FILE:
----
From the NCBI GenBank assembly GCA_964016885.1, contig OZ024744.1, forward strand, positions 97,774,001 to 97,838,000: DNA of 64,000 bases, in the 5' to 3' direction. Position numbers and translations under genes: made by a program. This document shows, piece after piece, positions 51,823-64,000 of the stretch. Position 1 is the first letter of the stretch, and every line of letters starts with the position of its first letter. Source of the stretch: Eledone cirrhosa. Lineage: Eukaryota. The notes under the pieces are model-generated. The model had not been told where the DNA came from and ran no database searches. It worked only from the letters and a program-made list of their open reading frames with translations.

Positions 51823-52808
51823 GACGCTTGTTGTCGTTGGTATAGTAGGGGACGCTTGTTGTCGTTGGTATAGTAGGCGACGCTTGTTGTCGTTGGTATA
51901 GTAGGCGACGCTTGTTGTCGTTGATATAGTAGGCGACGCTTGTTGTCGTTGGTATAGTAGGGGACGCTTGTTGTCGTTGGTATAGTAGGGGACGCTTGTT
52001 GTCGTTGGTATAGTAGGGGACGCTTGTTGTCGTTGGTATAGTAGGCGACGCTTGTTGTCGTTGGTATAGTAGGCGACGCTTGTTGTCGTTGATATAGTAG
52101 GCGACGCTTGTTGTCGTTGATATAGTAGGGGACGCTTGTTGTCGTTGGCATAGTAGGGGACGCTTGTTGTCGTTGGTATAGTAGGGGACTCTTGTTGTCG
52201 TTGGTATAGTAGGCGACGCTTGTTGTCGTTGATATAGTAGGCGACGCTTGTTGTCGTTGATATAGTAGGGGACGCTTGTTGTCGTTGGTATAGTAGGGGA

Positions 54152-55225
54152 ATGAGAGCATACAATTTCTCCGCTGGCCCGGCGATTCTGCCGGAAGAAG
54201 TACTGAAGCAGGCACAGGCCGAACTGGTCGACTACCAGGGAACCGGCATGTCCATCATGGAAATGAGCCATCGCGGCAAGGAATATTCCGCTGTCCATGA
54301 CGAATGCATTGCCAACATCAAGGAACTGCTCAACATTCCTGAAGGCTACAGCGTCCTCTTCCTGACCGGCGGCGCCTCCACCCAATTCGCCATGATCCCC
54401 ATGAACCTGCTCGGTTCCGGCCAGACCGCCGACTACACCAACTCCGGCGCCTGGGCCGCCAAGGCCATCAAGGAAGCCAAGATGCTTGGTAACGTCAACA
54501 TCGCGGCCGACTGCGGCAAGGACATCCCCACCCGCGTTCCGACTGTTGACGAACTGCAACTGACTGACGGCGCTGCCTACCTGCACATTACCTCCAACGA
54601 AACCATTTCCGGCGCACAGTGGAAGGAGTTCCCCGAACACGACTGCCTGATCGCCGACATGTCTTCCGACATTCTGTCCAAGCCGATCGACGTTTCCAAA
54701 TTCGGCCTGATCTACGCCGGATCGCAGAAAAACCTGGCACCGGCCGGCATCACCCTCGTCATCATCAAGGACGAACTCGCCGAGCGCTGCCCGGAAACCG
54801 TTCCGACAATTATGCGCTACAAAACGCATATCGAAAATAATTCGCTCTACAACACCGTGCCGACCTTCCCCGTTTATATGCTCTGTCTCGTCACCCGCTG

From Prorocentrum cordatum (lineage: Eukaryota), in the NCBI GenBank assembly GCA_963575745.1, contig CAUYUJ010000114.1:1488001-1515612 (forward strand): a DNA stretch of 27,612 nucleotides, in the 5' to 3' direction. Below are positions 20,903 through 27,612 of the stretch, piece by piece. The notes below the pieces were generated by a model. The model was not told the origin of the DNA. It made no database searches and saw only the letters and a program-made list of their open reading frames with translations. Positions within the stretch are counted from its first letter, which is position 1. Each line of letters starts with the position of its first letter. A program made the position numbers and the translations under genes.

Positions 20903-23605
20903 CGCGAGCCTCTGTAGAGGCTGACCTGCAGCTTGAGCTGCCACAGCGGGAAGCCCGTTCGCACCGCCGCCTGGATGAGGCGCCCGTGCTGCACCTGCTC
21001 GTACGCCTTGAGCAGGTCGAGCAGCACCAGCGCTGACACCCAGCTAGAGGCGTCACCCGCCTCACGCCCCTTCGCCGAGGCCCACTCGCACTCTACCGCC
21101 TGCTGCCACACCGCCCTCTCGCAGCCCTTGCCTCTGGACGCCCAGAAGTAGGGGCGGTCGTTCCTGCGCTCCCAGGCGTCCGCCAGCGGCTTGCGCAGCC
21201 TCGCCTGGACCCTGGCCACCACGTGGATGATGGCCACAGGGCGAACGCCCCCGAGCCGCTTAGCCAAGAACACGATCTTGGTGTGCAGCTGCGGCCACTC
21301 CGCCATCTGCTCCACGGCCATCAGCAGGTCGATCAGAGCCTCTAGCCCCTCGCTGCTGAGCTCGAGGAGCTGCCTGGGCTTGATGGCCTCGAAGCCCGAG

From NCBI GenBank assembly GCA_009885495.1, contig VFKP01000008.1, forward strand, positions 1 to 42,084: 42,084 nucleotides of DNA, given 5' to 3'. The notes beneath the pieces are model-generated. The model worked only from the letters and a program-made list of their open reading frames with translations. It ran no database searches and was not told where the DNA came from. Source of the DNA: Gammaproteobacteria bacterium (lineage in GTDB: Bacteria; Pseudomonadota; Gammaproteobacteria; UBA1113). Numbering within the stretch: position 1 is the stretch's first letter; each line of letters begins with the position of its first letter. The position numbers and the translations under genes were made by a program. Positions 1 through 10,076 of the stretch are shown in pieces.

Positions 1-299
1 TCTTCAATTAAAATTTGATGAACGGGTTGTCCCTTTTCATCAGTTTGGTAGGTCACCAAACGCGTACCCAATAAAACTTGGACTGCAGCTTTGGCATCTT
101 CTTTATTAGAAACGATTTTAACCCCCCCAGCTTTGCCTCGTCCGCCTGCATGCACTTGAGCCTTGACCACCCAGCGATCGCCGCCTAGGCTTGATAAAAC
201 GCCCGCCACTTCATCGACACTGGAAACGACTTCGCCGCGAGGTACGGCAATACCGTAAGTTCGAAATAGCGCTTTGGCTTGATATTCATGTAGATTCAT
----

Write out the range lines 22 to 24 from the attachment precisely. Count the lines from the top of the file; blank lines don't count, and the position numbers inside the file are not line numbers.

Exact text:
21201 TCGCCTGGACCCTGGCCACCACGTGGATGATGGCCACAGGGCGAACGCCCCCGAGCCGCTTAGCCAAGAACACGATCTTGGTGTGCAGCTGCGGCCACTC
21301 CGCCATCTGCTCCACGGCCATCAGCAGGTCGATCAGAGCCTCTAGCCCCTCGCTGCTGAGCTCGAGGAGCTGCCTGGGCTTGATGGCCTCGAAGCCCGAG

From NCBI GenBank assembly GCA_009885495.1, contig VFKP01000008.1, forward strand, positions 1 to 42,084: 42,084 nucleotides of DNA, given 5' to 3'. The notes beneath the pieces are model-generated. The model worked only from the letters and a program-made list of their open reading frames with translations. It ran no database searches and was not told where the DNA came from. Source of the DNA: Gammaproteobacteria bacterium (lineage in GTDB: Bacteria; Pseudomonadota; Gammaproteobacteria; UBA1113). Numbering within the stretch: position 1 is the stretch's first letter; each line of letters begins with the position of its first letter. The position numbers and the translations under genes were made by a program. Positions 1 through 10,076 of the stretch are shown in pieces.